Russian Seasons of XXI Century - Programme 3 Chopiniana / Polovtsian Dances / Schéhérazade

Choreography by Mikhail Fokine
Kremlin Ballet plus guest stars
London Coliseum

Yuliya Makhalina and Xander Parish in Schéhérazade Credit: Kashvili
Les Saisons Russes in Chopiniana
Les Saisons Russes front cloth

Following its three–programme London Coliseum debut in 2011 and four seasons in Paris’s Théâtre des Champs-Élysées, Les Saisons Russes du XX1e Siècle is back in town minus an orchestra. No doubt money issues, maybe loss of sponsors, but this is a major problem that ‘the specially recorded music’ only compounds.

In emulation of his admired Diaghilev, artistic director Andris Liepa rises above it, as one imagines Diaghilev did with all his unpaid bills, playing his creditors off against each other, selling a season’s costumes to pay off debts, presenting a good front.

This is not the only setback—his sister Ilze Liepa is injured and the eagerly awaited new ballet, Cleopatra-Ida Rubinstein by Patrick de Bana, which was to open each of the three planned programmes, is cancelled, but Liepa promises to bring it next year.

So, a last minute reshuffling of the three programmes is necessary. And to cap it all, one reads that on the first night (I made the last night of the final programme, missing only Le Spectre de la Rose and The Firebird) there were technical problems, which necessitated unexpected intervals. But good trouper and excellent master of ceremonies that he is, Andris Liepa holds it all together.

Three programmes, two showings of each the intention, presented by the indefatigable optimist Andris Liepa (he reminded my companion of Benny Hill), whose ambitious mission it is to restore all the Diaghilev ballets of the last century, which we must not forget that the Soviet Union missed out on. So far he has restored seven.

Recapturing a Russian heritage that escaped Russia, one might call the evening a history lesson with visual aides. Liepa’s speeches give the Kremlin Ballet’s hard-working dancers plus guest stars time for speedy costume changes.

And what costumes: a dazzling riot of colour, of every hue of the rainbow and more, glittering jewels against vibrant restored backcloths and glamorous sets. But the late rehearsals, the sailing close to the wind shows.

Chopiniana (or Les Sylphides as we know it in the West), danced in 1909 in the Diaghilev’s first season in Paris by Vaslav Nijinsky, Anna Pavlova, and Tamara Karsavina, opens the Fokine evening quietly. Ex-Royal Ballet dancer Xander Parish, now with the Mariinsky in St Petersburg, is the elegant poet, long-limbed, fresh-faced.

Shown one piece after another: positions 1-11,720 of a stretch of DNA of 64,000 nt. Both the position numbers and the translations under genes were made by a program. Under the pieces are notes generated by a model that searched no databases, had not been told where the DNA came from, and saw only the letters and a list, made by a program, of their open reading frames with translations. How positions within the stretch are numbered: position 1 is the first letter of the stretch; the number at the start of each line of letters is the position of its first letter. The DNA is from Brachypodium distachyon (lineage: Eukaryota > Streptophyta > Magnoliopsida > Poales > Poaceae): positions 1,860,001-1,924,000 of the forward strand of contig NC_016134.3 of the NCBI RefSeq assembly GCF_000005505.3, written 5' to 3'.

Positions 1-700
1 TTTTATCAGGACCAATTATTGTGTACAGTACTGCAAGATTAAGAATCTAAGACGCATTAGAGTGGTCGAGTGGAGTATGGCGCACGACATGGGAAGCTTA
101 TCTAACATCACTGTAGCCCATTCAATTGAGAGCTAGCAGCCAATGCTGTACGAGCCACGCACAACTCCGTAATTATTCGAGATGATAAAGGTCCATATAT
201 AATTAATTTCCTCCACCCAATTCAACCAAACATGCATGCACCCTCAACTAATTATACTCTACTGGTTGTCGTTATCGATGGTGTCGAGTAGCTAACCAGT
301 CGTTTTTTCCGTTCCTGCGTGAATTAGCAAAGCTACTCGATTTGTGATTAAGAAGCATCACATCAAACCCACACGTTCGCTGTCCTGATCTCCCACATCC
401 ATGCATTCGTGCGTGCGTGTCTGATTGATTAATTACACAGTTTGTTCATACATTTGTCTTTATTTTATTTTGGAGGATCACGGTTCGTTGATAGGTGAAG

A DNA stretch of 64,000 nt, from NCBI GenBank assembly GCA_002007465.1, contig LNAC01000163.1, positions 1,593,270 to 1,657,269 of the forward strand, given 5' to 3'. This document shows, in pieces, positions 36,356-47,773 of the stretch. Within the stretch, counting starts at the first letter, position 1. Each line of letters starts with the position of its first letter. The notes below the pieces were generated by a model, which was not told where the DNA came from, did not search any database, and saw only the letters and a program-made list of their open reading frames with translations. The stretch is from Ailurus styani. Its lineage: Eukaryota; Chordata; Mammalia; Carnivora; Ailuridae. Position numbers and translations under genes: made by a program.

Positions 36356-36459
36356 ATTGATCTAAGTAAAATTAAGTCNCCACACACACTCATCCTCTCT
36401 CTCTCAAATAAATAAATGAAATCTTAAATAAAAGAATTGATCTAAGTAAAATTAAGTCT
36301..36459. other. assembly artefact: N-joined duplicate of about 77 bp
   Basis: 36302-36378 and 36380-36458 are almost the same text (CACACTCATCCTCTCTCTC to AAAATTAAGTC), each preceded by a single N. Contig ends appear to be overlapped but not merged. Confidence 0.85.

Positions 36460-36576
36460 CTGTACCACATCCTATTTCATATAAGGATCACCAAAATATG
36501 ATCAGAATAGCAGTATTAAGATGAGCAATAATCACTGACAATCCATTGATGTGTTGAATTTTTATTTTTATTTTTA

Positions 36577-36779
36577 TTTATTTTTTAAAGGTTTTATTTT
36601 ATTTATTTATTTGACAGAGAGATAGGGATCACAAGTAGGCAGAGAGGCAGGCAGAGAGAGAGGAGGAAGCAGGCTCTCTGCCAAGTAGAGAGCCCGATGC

Under an unchanging blue nocturnal light—no mood shading of light in any of the statically lit ballets—Sylphides Natalia Balakhnicheva and Irina Ablitsova, Yuliya Voronina and Kristina Burtseva, and their entourage lead the poet in reverie through a polonaise, mazurka, nocturne and tarantella, grouping and regrouping in pretty formations.

Taken at a glacial pace to a sound system that hurts the ears, the dancers rise to the occasion. Parish is no Nijinsky, more of a Jonathan Cope, too tall for a Nijinsky lift off but he has a clean line, lovely arms, and a youthful eagerness to oblige. Another loss to our Royal Ballet.

Next come the two exotic numbers: the Polovtsian Dances from Borodin’s opera Prince Igor, and Schéhérazade. A bit of Eastern overkill, slave girls smiling as they are dragged off to be raped by mighty warriors. Mikhail Martynyuk is a high leaping warrior and Yuliya Voronina a pliant maiden against Nicholas Roerich’s smoking nomadic tent set, but the warriors seem very tame. One misses a live orchestra even more.

Léon Bakst’s Technicolor costumes and opulent giant lamp set equal the oriental flavour of Rimsky-Korsakov’s Schéhérazade score (tinny recorded sound here); Mariinsky prima ballerina Yuliya Makhalina is a dazzling eye-flashing Zobeide who takes her own life after the massacre of the slaves, her Golden Slave lover included; Igor Pivorovich smoulders as her husband the Shahriar; but Roman Volodchenkov’s bustling Chief Eunuch seems a pale imitation of Enrico Cecchetti’s original.

Though black-turbanned Xander Parish in shiny black pantaloons and diamond bodice does not steal the evening as some critics say he did in Programme One, he does give the Golden Slave all he’s got, marvelous panther crouches, grands jetés and fouettés.

He has come on by huge leaps and bounds as a dancer, but erotic is out of his range—he’s a clean-cut boy albeit with a beautiful model body. There’s no Nureyev animalistic passion, no bacchanalia. The blood does not rise.

Visual spectacle wins out against emotion, music and dance. It is all rather one-dimensional. There were no printed programmes either, only cast sheets with little information. No aide-memoire, apart from Liepa himself, a true showman and puppet master to the last.

Reviewer: Vera Liber